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Do any of your children repeat everthing you say?


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8 replies to this topic

#1 sydney75

Posted 30 December 2012 - 11:00 PM

My child is 33 months. He seems for as long as i know repeats everything u say. Even if you ask someting he repeats. My other children didnt do this. He does have ear infections alot and in the process of seeing ent specialist and might need grommets.
He is the my last child out of four children.

Is this normal for a child to be repeating alot? When is it a red flag that he has some disorder? or is it just normal and some kids are just like that?
childcare hasnt mentioned anything or anyone else hasnt said nothing either.

He also copies all the words and movements  of his brother, who is 1.6 years older. If he sits or dance, or moves a certain way, or says somthing he copies. Alot of people have noticed that he copies his brother for everthing and they have mentioned it that he is such a copy cat. He just copies all the time.

Edited by mercedez, 30 December 2012 - 11:52 PM.


#2 baddmammajamma

Posted 30 December 2012 - 11:18 PM

It could possibly be echolalia:

http://teachmetotalk.com/2008/06/01/echola...-what-it-means/

Echolalia is a common red flag for ASD -- though not every child who repeats things will actually have ASD. Still, it's definitely worth raising with your GP.

Click on the link in my signature and see if any of the points resonate with you. As I've often said on EB, it is always better to err on the side of caution when you have concerns about possible red flags or any aspect of your child's development.

If I were in your shoes, I would be probing this further with a qualified professional.

Edited by baddmammajamma, 30 December 2012 - 11:25 PM.


#3 sydney75

Posted 31 December 2012 - 10:20 PM

Where would i take him to get diagonesed?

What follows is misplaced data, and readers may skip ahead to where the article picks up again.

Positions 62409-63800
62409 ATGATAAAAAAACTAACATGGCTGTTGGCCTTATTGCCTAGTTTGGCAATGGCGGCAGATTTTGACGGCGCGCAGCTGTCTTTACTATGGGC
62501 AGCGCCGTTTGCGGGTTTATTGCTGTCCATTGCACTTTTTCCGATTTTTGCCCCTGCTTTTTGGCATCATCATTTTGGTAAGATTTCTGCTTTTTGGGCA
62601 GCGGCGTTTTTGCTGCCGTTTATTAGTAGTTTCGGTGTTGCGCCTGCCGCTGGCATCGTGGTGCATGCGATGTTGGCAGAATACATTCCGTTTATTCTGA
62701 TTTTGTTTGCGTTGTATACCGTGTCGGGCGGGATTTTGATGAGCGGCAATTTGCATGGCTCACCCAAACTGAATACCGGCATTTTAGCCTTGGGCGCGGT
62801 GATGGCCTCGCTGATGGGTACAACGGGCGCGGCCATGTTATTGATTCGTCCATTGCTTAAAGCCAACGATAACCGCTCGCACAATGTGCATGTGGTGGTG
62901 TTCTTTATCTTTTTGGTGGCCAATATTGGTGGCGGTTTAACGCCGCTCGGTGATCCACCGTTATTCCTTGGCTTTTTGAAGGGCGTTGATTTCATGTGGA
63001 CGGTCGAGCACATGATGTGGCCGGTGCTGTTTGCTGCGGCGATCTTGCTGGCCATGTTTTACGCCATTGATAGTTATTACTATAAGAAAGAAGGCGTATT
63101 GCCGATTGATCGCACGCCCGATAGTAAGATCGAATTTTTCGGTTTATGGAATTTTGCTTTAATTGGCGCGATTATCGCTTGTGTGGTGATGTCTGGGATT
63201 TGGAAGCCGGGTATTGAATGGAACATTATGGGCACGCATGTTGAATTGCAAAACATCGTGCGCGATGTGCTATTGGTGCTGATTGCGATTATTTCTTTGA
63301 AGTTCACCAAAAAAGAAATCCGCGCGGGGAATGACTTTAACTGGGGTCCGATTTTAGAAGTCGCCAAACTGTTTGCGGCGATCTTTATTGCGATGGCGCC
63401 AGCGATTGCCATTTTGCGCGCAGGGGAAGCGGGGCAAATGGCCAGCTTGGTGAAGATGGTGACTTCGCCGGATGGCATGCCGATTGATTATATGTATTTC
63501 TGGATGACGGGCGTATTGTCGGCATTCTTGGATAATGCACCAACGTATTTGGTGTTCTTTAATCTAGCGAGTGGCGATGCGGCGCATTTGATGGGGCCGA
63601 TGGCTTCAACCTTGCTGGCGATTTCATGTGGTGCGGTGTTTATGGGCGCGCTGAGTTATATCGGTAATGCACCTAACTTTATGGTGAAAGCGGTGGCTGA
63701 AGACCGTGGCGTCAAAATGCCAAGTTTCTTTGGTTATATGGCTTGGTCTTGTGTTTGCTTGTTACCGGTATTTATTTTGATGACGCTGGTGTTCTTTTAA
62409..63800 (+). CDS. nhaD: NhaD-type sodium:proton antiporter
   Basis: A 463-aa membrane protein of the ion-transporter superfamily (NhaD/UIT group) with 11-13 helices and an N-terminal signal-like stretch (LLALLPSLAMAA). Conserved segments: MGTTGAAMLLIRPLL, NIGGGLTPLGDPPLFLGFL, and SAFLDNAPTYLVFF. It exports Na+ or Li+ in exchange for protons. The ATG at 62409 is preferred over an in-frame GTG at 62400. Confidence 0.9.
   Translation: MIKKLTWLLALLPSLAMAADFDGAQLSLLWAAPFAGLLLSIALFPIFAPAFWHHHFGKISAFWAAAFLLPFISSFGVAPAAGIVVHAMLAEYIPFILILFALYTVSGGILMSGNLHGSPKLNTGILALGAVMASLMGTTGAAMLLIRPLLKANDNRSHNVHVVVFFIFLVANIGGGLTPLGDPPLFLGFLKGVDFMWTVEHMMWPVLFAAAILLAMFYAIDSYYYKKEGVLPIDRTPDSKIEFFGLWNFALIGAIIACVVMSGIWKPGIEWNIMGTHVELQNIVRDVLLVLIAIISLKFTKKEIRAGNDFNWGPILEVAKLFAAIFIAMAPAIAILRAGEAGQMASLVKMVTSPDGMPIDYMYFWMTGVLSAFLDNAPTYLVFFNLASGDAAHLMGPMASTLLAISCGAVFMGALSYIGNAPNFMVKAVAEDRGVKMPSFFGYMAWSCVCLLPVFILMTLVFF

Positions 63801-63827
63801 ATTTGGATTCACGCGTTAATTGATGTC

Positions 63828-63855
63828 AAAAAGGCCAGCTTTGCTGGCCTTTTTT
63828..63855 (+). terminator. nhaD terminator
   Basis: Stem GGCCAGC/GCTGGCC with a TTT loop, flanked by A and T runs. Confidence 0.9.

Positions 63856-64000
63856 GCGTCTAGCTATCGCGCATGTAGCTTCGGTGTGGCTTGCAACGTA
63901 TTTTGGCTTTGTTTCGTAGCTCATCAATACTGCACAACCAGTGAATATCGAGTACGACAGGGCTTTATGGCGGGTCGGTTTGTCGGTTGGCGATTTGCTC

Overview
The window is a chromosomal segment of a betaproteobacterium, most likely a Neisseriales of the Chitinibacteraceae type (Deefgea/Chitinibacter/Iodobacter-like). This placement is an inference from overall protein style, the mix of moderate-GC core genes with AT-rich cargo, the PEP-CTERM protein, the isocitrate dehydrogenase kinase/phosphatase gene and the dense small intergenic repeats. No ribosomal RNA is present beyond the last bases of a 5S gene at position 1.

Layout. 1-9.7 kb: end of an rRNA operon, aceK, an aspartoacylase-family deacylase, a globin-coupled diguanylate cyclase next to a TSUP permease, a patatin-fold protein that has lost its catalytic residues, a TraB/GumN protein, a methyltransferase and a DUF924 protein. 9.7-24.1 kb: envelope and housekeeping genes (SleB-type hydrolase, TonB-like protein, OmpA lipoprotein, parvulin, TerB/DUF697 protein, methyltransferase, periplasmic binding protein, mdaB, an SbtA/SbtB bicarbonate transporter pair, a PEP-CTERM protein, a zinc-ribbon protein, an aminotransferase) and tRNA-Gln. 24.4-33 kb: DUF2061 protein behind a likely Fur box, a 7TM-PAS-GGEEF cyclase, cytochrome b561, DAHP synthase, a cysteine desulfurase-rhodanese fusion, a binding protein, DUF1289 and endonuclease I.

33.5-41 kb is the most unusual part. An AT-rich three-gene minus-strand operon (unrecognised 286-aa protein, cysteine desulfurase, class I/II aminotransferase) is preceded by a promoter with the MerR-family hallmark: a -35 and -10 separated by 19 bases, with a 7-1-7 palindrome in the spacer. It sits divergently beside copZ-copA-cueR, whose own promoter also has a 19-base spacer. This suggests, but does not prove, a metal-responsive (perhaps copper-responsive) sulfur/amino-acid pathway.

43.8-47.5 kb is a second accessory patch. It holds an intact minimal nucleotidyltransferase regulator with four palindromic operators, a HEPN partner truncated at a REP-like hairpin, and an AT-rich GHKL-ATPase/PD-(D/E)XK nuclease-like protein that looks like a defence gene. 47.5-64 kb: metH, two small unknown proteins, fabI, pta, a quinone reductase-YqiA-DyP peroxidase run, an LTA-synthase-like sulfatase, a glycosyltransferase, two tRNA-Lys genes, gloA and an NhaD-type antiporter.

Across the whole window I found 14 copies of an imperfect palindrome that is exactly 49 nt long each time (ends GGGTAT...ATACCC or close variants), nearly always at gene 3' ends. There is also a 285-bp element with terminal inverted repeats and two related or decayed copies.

#4 Alacritous~Andy

Posted 31 December 2012 - 10:34 PM

For a diagnosis - Go see your GP and request a referral to a developmental paed.  

For what it is worth, some kids are just little mimics. It can be perfectly normal. In fact, imitation, and imitative play is a developmental milestone, and a lack of that tendency can be a warning flag, too!  So, if that is the ONLY thing you are worried about, please don't panic.  (but if it is part of bigger concerns, don't dismiss it). How is that for a foot in each camp?  wink.gif

#5 sydney75

Posted 31 December 2012 - 11:16 PM

For my son to be diagnosed he would have to see the paedritician a few times to get to know him right? Then what happens after diagnosis? who will help him? speech therapy?

#6 baddmammajamma

Posted 01 January 2013 - 02:37 AM

Hi mercedez:

You are in NSW, is that right?

If so, you have a few avenues to seek out an ASD assessment and diagnosis (if the diagnosis is warranted):

* Through a paediatrician (per Andy's advice, your best bet is a good developmental paediatrician -- your GP can refer you -- and depending on the doctor and how the child presents, a child might be seen more than once for the assessment/diagnosis) OR
* Through a child psychiatrist (again, your GP can refer) OR
* Through a multidisciplinary team (a multidisciplinary team must include a psychologist, speech
therapist but may also include an occupational therapist with autism expertise. The
therapists need to conduct a combined assessment and sign the report) OR
* Through NSW's state Autism Association (Autism Spectrum Australia)

At the very, very least, the assessment process involves getting a very detailed medical/developmental history of the child from the parent and having the child take part in a structured series of play & other developmental activities to see how they react to different scenarios.

If your child is diagnosed with an autism spectrum disorder before turning 6, he would be eligible for $12,000 in early intervention funding ($6000 over two years) called the "Helping Children With Autism" package. There are other things in which he would qualify, but this is the biggest funding package.